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Gaining steam: Sauna Week grows

Courtesy of Jim Kurtti People can view some notable sauna of the Keweenaw on Sunday’s tour as part of Sauna Week.

HANCOCK — It takes more than heat to make a proper sauna, said Jim Kurtti.

There are other elements to consider: a place to relax, good ventilation and a proper steam.

Spreading awareness of the fundamentals of a sauna is one of the reasons behind the Finlandia Foundation National’s annual Sauna Week, which it launched two years ago.

Also, it’s a “very iconic part of Finnish culture,” and one growing in popularity, said Kurtti, head of the local Finnish Theme Committee.

This is the first Sauna Week since the foundation’s purchase of several cultural resources from the former Finlandia University.

“This year they really kind of upped their game,” Kurtti said. “They really kind of encouraged all the chapters to have programming. The Finnish Theme Committee is a chapter of Finlandia Foundation, so we took it to heart, and planned these events.”

The local Sauna Week events are mostly concentrated at the Finnish American Heritage Center, one of the buildings the foundation purchased, as well as the adjoining Quincy Green.

“Anyone who’s considering putting in a sauna, certainly remodeling a sauna, will get ideas,” Kurtti said. “Anyone who appreciates a sauna, it’s a good time to tell their story.”

Sauna Week exhibits will be on display from 8 a.m. to 4:30 p.m. through Saturday at the Finnish American Heritage Center. The poster exhibit includes Calumet artist Debbie Paver’s entry, which was chosen as the national Sauna Week poster. People can also see a Finnish Log Building exhibit and stories about sauna culture and history.

Also displayed at the center are Sauna Week projects by Copper Island Academy third graders, who interviewed grandparents and elders about sauna traditions.

People can contribute memorable sauna experiences of their own as part of a Finnish Theme Committee oral history project. People will do the reminiscing inside a sauna on Quincy Green, with 2nd Sandbar Productions recording. They can choose between video or audio-only.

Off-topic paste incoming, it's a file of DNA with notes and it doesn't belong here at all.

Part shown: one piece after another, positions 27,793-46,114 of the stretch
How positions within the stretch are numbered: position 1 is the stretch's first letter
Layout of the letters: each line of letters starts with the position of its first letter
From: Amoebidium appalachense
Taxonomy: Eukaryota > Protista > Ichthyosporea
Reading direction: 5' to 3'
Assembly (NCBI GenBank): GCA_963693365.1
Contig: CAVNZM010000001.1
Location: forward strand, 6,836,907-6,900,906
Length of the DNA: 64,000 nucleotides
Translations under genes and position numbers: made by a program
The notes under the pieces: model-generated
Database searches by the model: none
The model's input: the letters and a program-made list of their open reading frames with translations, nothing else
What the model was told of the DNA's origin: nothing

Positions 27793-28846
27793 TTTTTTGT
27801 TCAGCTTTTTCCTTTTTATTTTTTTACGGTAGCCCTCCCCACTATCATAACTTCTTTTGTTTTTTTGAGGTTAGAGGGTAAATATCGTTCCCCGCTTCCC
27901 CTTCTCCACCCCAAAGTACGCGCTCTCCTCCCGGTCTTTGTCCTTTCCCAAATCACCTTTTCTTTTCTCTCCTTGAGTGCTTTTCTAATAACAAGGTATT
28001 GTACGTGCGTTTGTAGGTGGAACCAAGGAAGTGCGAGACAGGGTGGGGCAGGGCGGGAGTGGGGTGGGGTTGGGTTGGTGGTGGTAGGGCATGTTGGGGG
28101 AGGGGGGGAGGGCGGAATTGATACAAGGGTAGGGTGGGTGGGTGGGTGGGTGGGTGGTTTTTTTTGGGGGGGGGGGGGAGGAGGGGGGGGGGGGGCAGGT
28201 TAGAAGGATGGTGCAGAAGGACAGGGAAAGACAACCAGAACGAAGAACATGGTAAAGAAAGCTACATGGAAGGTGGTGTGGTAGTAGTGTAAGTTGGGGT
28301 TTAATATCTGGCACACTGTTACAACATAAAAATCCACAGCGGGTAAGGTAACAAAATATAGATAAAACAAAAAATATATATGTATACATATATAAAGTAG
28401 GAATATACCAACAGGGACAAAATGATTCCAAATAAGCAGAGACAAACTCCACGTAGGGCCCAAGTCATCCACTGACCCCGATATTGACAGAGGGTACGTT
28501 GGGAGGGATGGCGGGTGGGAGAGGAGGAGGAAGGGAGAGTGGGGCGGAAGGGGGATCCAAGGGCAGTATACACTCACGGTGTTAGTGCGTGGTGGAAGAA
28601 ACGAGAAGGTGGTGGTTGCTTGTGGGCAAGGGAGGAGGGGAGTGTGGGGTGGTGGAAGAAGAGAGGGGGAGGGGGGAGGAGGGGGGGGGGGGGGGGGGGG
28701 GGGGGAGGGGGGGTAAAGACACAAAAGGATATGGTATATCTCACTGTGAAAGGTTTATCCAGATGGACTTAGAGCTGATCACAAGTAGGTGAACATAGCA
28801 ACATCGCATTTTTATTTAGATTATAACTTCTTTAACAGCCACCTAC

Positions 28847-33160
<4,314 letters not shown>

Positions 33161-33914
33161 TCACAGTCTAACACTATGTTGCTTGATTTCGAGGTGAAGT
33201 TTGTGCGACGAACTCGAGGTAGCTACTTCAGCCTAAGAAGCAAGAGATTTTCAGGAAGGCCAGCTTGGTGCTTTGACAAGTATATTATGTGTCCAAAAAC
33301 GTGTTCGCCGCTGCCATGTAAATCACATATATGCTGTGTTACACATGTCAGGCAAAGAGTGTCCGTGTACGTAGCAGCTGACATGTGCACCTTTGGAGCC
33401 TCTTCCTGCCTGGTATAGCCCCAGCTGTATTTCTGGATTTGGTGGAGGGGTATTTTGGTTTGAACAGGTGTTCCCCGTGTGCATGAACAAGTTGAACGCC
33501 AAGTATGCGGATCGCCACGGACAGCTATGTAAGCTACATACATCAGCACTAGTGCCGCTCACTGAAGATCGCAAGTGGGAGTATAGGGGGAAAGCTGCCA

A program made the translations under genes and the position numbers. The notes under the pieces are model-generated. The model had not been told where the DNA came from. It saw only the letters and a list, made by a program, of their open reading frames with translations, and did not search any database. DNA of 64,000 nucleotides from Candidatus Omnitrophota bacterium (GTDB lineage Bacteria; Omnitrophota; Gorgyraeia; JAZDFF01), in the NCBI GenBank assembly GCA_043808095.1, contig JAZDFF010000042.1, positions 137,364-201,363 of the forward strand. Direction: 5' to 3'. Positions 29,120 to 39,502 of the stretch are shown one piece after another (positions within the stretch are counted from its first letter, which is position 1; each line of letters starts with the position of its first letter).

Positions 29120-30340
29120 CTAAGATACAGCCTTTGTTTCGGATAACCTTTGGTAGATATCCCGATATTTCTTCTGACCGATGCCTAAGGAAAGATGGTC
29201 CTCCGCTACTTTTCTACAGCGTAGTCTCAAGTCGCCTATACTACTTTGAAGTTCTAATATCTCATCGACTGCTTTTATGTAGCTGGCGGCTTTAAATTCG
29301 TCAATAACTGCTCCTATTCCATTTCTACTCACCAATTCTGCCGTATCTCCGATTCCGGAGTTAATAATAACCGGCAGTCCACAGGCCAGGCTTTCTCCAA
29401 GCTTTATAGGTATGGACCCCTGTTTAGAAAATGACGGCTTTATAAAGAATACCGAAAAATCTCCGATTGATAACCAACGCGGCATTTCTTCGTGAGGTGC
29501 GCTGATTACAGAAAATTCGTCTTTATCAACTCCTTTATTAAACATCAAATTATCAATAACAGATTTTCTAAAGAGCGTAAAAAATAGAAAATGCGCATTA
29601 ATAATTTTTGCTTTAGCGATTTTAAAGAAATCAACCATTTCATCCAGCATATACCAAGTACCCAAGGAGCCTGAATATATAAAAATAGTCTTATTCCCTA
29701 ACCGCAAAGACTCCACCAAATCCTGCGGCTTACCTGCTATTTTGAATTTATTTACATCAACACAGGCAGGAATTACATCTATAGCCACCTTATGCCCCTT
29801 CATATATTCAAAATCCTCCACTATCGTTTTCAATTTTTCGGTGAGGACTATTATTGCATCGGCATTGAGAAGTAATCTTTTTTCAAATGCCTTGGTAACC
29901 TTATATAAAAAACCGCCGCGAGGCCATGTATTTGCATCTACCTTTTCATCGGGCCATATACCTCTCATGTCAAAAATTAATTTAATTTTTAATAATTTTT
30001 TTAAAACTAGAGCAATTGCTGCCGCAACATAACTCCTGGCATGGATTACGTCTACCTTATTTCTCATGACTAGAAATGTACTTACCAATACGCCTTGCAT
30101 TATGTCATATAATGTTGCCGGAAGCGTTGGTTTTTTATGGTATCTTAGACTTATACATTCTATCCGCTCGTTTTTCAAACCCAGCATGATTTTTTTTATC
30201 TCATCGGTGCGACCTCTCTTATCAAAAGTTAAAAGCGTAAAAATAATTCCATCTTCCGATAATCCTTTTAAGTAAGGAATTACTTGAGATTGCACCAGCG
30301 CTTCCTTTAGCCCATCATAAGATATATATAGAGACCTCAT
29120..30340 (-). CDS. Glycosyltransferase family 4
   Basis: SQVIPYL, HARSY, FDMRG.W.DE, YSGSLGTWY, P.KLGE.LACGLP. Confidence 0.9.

The recordings will be part of a public archive at the Finnish American Heritage Center. Some will also be shown at Saturday’s Sauna Expo.

People can sign up for a slot via on online form available at visitkeweenaw.com/event/national-sauna-week-events-|-hancock-mi/4682.

As of Tuesday afternoon, about a dozen people had signed up to share their stories, Kurtti said. So far, people have been having fun.

“It’s a project that is going to be ongoing,” he said. “And they’re still signing up people.”

The Sauna Expo will take place from 11 a.m. to 3 p.m. Saturday on Quincy Green. People will be able to see six saunas built by local sauna manufacturers and high school shop classes. If they have any questions, they can ask the builders themselves, who will be on hand to give answers and show them the saunas.

One sauna, built by students at the Career Center in Baraga, will be for sale. The U.P. Sauna Company, from Engadine, has pledged a $100 donation to the Finnish Theme Committee if they make any sales in Hancock during Sauna Week.

Also Saturday, there will be a forum to discuss the possibility of a public sauna in the area. The forum, which starts at 10 a.m. at the Finnish American Heritage Center. It is hosted by the Finnish Theme Committee of Hancock and the Upper Peninsula chapter of the Finnish American Chamber of Commerce.

The idea of public saunas has come up in various local groups over the past 10 years, Kurtti said. Saturday’s forum will bring them together to talk about the pros and cons.

In Finland, where the public saunas had almost died off, they’ve seen a resurrection recently.

“They tend to be owned by municipalities, and they tend to be outstanding as far as architecture,” he said. “They’re designed to be gathering places. It’s where people get together, and they can have meetings and hang out. Finland’s ahead of the game when it comes to us in the states when it comes to getting people to just relax and be together.”

Sauna Week concludes on Sunday with the Copper Country Sauna tour from 1 to 5 p.m. The self-guided tour includes stops at some of the most distinctive saunas in the area.

“Each sauna has its own story, and the owners of the sauna will be describing the details of the sauna, how they were built, and some of the integral pieces of them,” Kurtti said.

One sauna dates back to 1900; it’s where the present owner was born. Another is a log sauna, where the owner built the sauna first, in the traditional Finnish style, and then the home.

“He’s quite a clever person, so there’s a lot of his design in the entire building,” Kurtti said.

Tickets to the tour are $10 and available at North Wind Books, or at the Sauna Forum and Expo. The tickets come with a guide and map. For more information on tickets, call 906-487-7549.

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